At least twice in the last three months, Senator Hillary Clinton has mentioned the assassination of Senator Robert Kennedy, which occurred in June of 1968, when discussing her reasoning for continuing her campaign. She also mentions the 1992 campaign of her husband and the then California Governor, Jerry Brown. What's interesting is that she doesn't mention the 1976 campaign, which also involved Jerry Brown and Jimmy Carter.
In 1976 Carter had won several primaries when Jerry Brown jumped into the race. He ran off several primary wins, mainly in the western states. On June 8, 1976, both California and Ohio held their primaries. Carter won both of them. Shortly after those two victories, in fact, if memory serves, the next day, Chicago Mayor Richard Daly, head of the Illinois delegation, announced his support for Carter. His announcement, combined with the wins in California and Ohio, sealed the deal for Carter.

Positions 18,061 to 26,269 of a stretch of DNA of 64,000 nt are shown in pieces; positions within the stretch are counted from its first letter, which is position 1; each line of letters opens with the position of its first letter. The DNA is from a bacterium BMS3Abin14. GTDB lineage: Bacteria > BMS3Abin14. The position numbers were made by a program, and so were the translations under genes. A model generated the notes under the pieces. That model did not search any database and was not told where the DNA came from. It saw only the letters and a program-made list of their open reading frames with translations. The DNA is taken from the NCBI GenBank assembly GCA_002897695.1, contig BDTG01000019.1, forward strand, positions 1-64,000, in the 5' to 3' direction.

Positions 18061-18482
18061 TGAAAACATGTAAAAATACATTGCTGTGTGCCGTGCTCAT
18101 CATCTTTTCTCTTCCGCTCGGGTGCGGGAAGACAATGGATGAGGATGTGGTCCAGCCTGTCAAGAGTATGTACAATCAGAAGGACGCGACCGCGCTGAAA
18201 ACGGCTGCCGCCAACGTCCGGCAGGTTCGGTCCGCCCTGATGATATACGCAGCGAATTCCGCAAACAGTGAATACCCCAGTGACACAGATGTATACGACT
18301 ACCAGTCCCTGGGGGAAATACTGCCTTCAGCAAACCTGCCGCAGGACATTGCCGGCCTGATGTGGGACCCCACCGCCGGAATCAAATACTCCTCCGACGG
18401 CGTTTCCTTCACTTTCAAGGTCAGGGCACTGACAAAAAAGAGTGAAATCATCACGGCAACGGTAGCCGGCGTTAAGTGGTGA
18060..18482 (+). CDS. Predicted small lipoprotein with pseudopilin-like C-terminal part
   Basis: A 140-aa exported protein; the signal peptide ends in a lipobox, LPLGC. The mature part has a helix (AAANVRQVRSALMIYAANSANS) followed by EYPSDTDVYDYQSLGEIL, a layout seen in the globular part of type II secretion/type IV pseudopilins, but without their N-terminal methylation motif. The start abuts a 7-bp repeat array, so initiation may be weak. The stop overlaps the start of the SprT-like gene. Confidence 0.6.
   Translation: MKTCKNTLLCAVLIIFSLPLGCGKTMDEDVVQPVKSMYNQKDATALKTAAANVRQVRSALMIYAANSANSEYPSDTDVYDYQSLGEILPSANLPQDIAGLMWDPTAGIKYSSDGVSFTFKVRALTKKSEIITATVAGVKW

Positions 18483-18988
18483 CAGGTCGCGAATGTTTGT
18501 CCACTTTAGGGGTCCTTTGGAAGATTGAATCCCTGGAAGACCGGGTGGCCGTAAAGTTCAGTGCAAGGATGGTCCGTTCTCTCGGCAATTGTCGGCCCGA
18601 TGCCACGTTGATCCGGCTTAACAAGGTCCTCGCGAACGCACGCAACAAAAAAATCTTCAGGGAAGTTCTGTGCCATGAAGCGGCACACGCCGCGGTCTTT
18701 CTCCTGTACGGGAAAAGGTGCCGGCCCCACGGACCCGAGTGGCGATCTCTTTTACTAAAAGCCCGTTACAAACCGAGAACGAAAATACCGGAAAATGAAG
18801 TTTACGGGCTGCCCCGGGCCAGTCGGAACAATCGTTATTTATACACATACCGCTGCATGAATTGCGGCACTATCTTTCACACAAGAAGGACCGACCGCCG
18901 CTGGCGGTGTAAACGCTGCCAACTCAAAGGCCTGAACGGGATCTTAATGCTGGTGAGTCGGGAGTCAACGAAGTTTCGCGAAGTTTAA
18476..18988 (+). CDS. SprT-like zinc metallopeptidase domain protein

The 1976 example is actually better for Clinton than either of the other two examples. First of all, mentioning 1976 doesn't raise references with the events of 1968, which included both the assassination of Kennedy and Dr. Martin Luther King, not to mention the events at the 1968 Democratic convention. Second, it is actually more apt to her present situation with the super-delegates. As set forth above, it wasn't just the combination of the June 8Th primary victories, but also the endorsement of Mayor Richard Daly. Thus, you had the expression of Democratic voters combined with the expression of a Democratic insider.
Why not use 1976 instead of 1968 when making her case for continuing her campaign? Like so many questions about her campaign, the failure to do so is puzzling. Perhaps it boils down to this, the Clinton operation is not as intelligent as we all thought.